"Maybe we can show government how to operate better as a result of better architecture. Eventually, I think Chicago will be the most beautiful great city left in the world." (Frank Lloyd Wright) Read Guide >
Everyone knows you don’t put ketchup on a Chicago-style hot dog, and everyone knows that trying to travel through Wrigleyville during a Cubs game will be a mob scene. Here are a few other bits of city-specific advice for fledgling Chicagoans. Though renting stand-alone houses is definitely not unheard of here, the most common living arrangements are apartments and condominiums, the latter of which are sometimes rented out privately by their owners. The range of styles, ages and quality amongst them, however, varies depending on where you’re looking and how much you’re willing to spend. Knowing this, how on earth do you even get started?
It’s always best to know what you want in an apartment first. What’s important to you? What’s your price range? Are you willing to sacrifice size for location? Do you want a vintage flat, a hole-in-the-wall studio, or an updated 40th floor pad with a panoramic view of Lake Michigan? One great thing about apartment hunting in Chicago is that there are multiple services that will take down all your criteria, and then drive you around the city to see multiple options, free of charge. Of course, there are always Internet listings, newspaper ads, and for many areas, a simple walk through the neighborhood to glimpse “for rent” signs will suffice.
Chicago really has no defined “rental season”. Apartments are available year-round, though if anything, there are more options and they tend to go quicker and rent higher in the spring and fall. During these seasons, you’re more likely to lose a good dwelling to another contender if you don’t act fast. Renting a place out in the middle of January may give you a price or time advantage, but moving a couch up to the fourth floor of a walk-up building when the back staircase is covered in ice may also cause you to think twice.
Quality and Style: As previously stated, Chicago has every type of dwelling imaginable, though different neighborhoods and price ranges will yield different results. Multi-unit high-rise buildings usually have amenities included, such as a concierge/doorman, a communal rooftop deck, a pool, or a fitness center. These types of buildings will also have more restrictions or fees for moving in and out. Older buildings with radiator heat will often have gas and heat included in the rent, which is a huge advantage in the winter months when heating prices can break $150 - $200 or more a month. Also, you’d be hard-pressed to find an apartment in the city of Chicago that requires you to pay your own water bill.
Common Logistics: A 12-month lease is standard, though occasionally a larger company will throw in financial perks for signing a longer lease. Short-term or month-to-month leases are hard to come by unless you’re subletting or renting from a private landlord. As far as security deposits go, the standard is equivalent to one month’s rent. More and more often, though, management companies are requiring a non-refundable move-in fee (usually between $150 - $300 per person) instead of a security deposit. For pets, cats are welcome in most buildings, sometimes with a refundable or non-refundable pet deposit. Chicago is generally a dog-friendly city, but not all apartments allow dogs, and some have weight or size restrictions, so always make sure to ask about a building’s pet policy.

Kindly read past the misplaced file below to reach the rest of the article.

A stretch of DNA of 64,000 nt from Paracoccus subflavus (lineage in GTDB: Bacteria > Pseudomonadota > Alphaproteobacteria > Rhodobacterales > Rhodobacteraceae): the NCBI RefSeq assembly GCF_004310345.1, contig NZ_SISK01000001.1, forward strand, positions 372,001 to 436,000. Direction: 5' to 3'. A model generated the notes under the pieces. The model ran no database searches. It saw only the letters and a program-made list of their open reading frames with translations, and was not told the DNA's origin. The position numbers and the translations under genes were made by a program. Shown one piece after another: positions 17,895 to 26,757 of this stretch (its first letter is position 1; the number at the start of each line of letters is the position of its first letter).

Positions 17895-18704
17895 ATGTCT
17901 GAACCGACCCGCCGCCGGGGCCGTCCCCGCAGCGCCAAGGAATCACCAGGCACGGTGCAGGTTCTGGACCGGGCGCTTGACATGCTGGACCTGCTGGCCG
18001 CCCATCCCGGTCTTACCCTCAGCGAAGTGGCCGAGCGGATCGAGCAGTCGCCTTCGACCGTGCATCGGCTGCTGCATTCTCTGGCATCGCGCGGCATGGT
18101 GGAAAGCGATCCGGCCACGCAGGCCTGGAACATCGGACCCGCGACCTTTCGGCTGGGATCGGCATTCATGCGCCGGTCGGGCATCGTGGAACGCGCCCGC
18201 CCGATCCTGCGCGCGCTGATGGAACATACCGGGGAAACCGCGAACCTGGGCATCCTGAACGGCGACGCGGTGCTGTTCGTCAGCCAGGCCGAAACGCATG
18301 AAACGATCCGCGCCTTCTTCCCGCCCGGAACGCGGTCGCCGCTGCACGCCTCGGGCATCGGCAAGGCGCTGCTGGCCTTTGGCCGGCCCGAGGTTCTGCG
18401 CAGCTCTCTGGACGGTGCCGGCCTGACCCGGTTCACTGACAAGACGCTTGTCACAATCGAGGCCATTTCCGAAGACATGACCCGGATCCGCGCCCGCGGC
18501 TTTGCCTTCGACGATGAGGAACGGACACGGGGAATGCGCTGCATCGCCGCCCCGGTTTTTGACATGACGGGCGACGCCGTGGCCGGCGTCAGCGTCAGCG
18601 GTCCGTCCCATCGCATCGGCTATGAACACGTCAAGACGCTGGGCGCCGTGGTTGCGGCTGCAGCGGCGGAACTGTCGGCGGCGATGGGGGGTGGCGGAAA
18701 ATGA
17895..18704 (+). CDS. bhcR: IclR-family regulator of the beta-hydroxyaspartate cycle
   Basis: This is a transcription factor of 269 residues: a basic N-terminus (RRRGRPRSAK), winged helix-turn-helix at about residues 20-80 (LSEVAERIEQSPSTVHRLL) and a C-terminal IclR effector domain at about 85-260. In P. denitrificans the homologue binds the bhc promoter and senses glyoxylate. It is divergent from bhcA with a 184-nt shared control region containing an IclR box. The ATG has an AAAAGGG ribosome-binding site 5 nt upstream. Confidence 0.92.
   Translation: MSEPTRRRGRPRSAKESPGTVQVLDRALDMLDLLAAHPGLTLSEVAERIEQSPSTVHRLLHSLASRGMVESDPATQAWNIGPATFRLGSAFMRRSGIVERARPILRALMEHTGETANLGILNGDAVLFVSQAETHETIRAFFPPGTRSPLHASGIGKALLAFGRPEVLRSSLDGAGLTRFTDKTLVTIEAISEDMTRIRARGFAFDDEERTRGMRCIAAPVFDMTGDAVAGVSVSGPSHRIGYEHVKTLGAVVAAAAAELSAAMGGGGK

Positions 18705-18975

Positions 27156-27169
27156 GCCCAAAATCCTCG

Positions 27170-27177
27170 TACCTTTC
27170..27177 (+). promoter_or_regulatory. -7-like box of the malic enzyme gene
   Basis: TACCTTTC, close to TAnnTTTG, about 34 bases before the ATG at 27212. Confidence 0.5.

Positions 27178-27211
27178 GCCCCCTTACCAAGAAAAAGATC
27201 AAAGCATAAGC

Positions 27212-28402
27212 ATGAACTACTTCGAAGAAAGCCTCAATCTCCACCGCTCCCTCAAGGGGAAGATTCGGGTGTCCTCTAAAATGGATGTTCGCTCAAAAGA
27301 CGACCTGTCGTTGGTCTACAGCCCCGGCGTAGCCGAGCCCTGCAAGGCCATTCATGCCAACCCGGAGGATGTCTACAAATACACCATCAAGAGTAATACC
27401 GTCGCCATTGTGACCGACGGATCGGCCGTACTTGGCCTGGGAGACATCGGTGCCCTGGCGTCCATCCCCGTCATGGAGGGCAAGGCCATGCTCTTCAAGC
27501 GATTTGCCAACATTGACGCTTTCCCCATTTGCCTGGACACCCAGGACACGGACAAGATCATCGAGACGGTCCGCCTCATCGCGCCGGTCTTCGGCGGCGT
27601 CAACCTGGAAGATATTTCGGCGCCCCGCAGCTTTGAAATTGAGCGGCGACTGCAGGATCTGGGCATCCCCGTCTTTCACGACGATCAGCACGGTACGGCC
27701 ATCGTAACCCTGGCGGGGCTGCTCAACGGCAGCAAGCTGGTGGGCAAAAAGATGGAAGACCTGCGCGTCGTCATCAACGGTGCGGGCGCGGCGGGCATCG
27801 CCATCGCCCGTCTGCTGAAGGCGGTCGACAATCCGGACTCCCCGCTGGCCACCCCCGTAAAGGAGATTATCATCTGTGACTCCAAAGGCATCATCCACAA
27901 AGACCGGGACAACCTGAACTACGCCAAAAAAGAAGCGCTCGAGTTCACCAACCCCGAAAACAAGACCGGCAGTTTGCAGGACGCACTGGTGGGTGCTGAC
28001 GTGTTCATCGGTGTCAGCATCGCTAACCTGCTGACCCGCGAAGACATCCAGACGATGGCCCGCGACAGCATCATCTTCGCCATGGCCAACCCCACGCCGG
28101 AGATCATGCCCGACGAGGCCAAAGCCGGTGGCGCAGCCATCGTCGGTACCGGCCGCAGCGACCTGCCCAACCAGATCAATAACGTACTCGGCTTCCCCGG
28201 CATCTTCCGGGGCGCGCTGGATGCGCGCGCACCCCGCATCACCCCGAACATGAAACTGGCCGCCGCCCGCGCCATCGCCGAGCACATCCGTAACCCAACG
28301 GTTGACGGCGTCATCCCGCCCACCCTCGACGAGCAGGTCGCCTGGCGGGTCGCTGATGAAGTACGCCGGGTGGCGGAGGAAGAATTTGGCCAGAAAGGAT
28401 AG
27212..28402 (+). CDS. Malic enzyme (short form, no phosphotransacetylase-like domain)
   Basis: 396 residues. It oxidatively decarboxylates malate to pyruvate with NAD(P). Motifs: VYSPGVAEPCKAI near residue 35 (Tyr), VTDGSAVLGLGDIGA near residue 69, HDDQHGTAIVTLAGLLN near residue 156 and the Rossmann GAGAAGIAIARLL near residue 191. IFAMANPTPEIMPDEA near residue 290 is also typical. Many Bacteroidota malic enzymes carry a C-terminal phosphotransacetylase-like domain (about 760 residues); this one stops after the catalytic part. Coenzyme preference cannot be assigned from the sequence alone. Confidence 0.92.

Your Renting Arsenal: Here is a list of common things that will be required for a rental application:
Within the city of Chicago, there are over 200 unique neighborhoods that are fluid and socially constructed, each with their own quirks and day-to-day life. On a much larger (and more general) scale, the city can be broken up into four massive sections. Consider this a “jumping off” point in finding your ‘hood. Once you decide which side of the city is best for you, look into doing some research on that area’s neighborhoods to find the best fit. Looking up crime statistics for any place you’re interested in is always a must. A semi-official map of Chicago’s neighborhoods can be found here.
The Loop: The central hub of Chicago, dubbed “the loop” due to the circular path that the elevated trains take around it, is mainly considered a commercial area. It boasts the quintessential Chicago landmarks, including skyscrapers, museums, Grant and Millennium Parks, a theatre district, and a large shopping district. Since it’s mostly business-oriented, housing in the loop tends to be sparser and located more toward the perimeter. This area is bustling during the day, but many things close early, and there isn’t much of a “community” feel. Living spaces are compact high-rise condominium and apartment buildings, and rent is some of the highest in the city. Generally, the further your living proximity from the loop, the cheaper, more spacious, and more “residential” your apartment will tend to be.
North side: Closer to the loop and Michigan Avenue’s “Magnificent Mile” shopping district, rent can get exorbitant and apartments luxurious. There are many fancy town houses around these neighborhoods, too. As you continue north, rent drops a little and the streets become tree-lined, yet population rises considerably. The north side, as a whole, is the most densely populated section of the city, especially along the lakefront. This area has a lot of neighborhood amenities, parks, and nightlife. It boasts a pretty even number of two and three-flat buildings, vintage courtyard buildings, and high-rises of all different types, with pockets of single-family homes woven in.